call time

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call time (third-person singular simple present calls time, present participle calling time, simple past and past participle called time)

  1. (UK) To announce the closing of a pub for the day.
    Let's have another pint quickly, before the landlord calls time.
  2. (UK) To end something.
    The boxer is ready to call time on his long career.
    • 1906, O. Henry, After Twenty Years
      "I'll be on my way. Hope your friend comes around all right. Going to call time on him sharp?"
      "I should say not!" said the other. "I'll give him half an hour at least. If Jimmy is alive on earth he'll be here by that time. So long, officer."
    • 2020 September 1, Tom Lamont, “The butcher's shop that lasted 300 years (give or take)”, in The Guardian[1]:
      As Frank had said to me two years earlier, when he was forced at last to reach for the Blu Tack and a felt-tip pen and call time on his own little shop: “It hurts. Aye.”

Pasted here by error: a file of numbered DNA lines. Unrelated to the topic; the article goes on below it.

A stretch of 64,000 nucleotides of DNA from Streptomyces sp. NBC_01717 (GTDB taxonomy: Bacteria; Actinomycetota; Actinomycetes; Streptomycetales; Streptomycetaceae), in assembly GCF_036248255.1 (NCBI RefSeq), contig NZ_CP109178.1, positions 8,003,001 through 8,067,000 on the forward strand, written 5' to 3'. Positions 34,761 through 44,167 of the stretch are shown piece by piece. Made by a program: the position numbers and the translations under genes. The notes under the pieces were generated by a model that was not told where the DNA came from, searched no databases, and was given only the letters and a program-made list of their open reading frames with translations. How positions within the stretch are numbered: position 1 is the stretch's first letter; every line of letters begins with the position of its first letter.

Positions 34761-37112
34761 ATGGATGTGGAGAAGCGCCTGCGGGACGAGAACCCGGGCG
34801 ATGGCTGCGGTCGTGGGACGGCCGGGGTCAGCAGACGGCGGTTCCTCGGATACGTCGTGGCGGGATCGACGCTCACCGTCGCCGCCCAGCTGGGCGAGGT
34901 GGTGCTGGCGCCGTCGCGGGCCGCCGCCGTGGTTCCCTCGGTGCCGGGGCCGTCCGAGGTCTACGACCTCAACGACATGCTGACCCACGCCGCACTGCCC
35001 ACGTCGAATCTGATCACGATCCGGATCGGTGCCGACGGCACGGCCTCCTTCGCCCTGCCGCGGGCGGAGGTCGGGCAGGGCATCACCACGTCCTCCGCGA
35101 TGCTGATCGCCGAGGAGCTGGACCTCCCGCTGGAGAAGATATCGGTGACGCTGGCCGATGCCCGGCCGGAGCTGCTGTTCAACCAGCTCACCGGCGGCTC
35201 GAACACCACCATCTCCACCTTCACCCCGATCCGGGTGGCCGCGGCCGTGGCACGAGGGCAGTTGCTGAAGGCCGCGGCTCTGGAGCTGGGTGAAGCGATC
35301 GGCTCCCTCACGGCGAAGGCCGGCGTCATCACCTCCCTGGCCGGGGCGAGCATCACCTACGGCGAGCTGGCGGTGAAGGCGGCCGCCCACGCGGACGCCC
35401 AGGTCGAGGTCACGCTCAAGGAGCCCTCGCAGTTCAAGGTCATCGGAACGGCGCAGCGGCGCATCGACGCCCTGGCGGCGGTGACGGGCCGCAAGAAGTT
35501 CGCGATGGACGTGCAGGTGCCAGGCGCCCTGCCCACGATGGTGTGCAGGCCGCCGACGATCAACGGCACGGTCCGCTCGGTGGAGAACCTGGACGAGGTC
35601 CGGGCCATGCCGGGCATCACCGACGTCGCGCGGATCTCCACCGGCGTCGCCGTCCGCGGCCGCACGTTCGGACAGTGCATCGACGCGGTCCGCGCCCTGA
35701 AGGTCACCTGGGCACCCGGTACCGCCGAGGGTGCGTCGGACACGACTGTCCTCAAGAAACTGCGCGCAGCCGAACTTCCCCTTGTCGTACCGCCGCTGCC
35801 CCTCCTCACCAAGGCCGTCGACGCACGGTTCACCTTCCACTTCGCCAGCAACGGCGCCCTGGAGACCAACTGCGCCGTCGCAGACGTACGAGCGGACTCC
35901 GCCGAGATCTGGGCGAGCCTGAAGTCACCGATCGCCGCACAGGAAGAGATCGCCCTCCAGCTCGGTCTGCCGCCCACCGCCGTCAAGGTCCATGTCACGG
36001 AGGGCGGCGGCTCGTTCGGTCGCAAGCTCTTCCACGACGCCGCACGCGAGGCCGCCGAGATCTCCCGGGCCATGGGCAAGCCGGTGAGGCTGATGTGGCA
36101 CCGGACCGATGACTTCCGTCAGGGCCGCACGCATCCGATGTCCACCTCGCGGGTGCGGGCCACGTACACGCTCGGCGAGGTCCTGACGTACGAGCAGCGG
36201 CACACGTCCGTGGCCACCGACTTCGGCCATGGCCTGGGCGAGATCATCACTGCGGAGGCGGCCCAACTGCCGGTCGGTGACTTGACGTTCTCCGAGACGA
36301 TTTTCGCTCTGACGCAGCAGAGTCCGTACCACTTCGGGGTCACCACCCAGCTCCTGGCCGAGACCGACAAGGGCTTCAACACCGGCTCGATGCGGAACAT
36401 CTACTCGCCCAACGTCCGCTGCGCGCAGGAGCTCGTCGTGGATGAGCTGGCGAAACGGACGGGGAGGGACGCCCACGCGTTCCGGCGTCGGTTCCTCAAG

3. (sports) To call a timeout.
  4. (US, education) To indicate that an activity, especially the taking of a test, is complete.
    • 2011, Linda Schwartz Green and Diane Casale-Giannola, 40 Active Learning Strategies for the Inclusive Classroom, Grades K–5, Corwin Press, →ISBN, page 104:
      The teacher called time, and there were a few groans. (Some children pleaded for more time, another just said it was really hard, and a few others agreed that this was really cool.)



call time (plural call times)

  1. (performing arts) The expected time of arrival for participants in a performance event, e.g., a play or concert.
    The performance starts at 2pm; call time is 11am for crew, noon for musicians.